A self-described “contemporary artist and pirate”, Paoblo Circio is a sculptor turned internet hacker turned New Media Artist. In 2013, he “hacked the corporate registry website of the government of the Cayman Islands, a popular tax haven south of Cuba that ranks second only to Switzerland for being home to the world’s secret and untaxed fortunes, stealing the identities of 200,000 companies registered there.” (Huffingtonpost.com, 2013). Subsequently, he sold off the hacked identities of all the shell companies for a dollar a piece on Loophole4All.com, arranging monetary transactions through paypal. small businesses and private citizens can enjoy the same tax breaks.
I have a complex feeling towards the practice of Interventive Art. Growing up in a culture that doesn’t have a body of language to discuss social issues like wealth disparity, feminism, equality, I constantly wonder how other people feel about incidents such as the 2008 milk scandal, and the recent child sexual abuse scandal in China, implicating nearly 300 kindergartens across 30 cities. Activism Art provides a necessary venue that allows artists to engage with complex systematic level of discourse that can be very difficult to express with traditional outlet of art. With regard to Circio’s project here, his online participatory experience provided a way for individuals to intervene tax policy in a way that’s immediate, intuitive, and relevant.
The recent relational aesthetics trend in New York confuses me. Galleries are increasingly looking for artwork that calls for direct and simple social and political reference, and using audience participation as a way of demonstrating collective power. A lot of these artworks are presented in a way that provides a cozy illusion of togetherness – A female asian artist cooking a bunch of Thai Food to feed audiences in a gallery, a new media artist who allows a body sensor to translate audience motion into generative pattern projected on the Manhattan Bridge, a net artist collaborating with brand name to display selfies of pedestrians on gigantic LED screen in Time Square. The danger of this formalistic approach to collective power is what Alexander Galloway calls “the interface effect”. Emphasis is shifted away from the disruptive specificity of a given work and onto a generalized set of principles to designing a format.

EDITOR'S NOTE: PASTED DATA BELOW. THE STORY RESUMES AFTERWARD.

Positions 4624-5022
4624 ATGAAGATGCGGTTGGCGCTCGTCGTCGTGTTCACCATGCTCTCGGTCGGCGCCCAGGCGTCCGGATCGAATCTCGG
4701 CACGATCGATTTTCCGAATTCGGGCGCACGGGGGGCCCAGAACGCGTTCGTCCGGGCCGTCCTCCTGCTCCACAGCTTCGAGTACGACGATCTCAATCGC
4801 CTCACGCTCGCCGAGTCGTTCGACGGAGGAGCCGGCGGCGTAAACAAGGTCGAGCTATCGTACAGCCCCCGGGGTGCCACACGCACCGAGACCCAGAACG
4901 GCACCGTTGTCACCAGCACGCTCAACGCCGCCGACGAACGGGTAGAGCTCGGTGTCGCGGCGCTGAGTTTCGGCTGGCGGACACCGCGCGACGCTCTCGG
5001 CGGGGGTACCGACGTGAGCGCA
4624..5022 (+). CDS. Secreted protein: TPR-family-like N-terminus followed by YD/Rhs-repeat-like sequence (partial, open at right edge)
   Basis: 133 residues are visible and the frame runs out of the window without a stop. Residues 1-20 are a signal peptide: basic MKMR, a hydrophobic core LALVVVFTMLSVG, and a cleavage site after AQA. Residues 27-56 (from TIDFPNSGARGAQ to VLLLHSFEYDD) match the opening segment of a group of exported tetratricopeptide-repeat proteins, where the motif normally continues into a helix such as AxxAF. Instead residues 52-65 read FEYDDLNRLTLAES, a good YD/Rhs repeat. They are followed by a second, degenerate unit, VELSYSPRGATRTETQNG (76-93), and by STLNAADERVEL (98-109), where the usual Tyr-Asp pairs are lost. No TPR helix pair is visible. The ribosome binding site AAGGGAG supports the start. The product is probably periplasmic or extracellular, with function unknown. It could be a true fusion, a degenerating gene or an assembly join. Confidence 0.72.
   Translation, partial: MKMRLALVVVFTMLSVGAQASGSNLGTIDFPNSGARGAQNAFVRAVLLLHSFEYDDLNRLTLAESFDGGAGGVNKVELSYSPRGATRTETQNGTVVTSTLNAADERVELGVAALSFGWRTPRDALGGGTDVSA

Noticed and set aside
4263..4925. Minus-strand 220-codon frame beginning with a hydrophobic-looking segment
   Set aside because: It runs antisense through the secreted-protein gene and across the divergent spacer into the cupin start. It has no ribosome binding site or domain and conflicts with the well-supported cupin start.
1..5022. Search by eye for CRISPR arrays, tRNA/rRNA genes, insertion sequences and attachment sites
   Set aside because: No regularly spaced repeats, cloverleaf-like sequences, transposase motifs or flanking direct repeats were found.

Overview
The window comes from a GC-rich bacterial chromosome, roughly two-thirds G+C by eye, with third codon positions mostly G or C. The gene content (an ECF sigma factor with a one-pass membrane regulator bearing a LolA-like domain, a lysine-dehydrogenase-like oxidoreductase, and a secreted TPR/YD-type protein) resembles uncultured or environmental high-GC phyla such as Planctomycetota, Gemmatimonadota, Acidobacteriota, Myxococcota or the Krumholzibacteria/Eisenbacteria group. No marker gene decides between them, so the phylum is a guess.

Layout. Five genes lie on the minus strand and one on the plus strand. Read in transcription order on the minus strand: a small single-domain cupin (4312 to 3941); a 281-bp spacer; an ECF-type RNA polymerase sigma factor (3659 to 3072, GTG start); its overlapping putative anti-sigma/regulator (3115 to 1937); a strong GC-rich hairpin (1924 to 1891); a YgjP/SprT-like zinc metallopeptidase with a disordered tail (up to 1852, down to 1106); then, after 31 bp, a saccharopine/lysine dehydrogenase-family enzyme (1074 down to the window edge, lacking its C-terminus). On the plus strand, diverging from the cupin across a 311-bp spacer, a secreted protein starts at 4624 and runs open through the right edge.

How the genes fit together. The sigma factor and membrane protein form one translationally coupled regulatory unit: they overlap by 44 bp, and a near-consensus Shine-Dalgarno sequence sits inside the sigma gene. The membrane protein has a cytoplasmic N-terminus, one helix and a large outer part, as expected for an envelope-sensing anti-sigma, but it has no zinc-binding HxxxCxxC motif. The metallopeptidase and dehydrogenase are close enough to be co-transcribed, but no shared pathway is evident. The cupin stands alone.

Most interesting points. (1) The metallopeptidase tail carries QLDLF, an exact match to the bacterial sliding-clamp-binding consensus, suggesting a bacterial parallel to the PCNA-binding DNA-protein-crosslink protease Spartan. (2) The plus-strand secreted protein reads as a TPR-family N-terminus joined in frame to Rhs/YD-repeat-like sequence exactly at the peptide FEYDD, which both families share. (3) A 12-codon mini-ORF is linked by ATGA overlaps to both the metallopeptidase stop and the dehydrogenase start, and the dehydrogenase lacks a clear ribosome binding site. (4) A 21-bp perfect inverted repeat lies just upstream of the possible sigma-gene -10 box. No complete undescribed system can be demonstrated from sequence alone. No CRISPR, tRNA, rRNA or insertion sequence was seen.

What Circio presents here is more than a nuanced argument of monetary policy. It’s a weirdly satisfying game that allows players and dealers to cheat, as long as they cheat in exactly the same way. This new anti-rule entertains us, engages us, and invites us into a fantasy of play. We have a very limited amount of direct access to other people’s emotions and intentions. In response, we nurture “imaginative encounters” (Greene, 2009) with art. Imagination fascinates us because it teleports us to an alternative reality where we perceive, relate to what’s possible within our capability.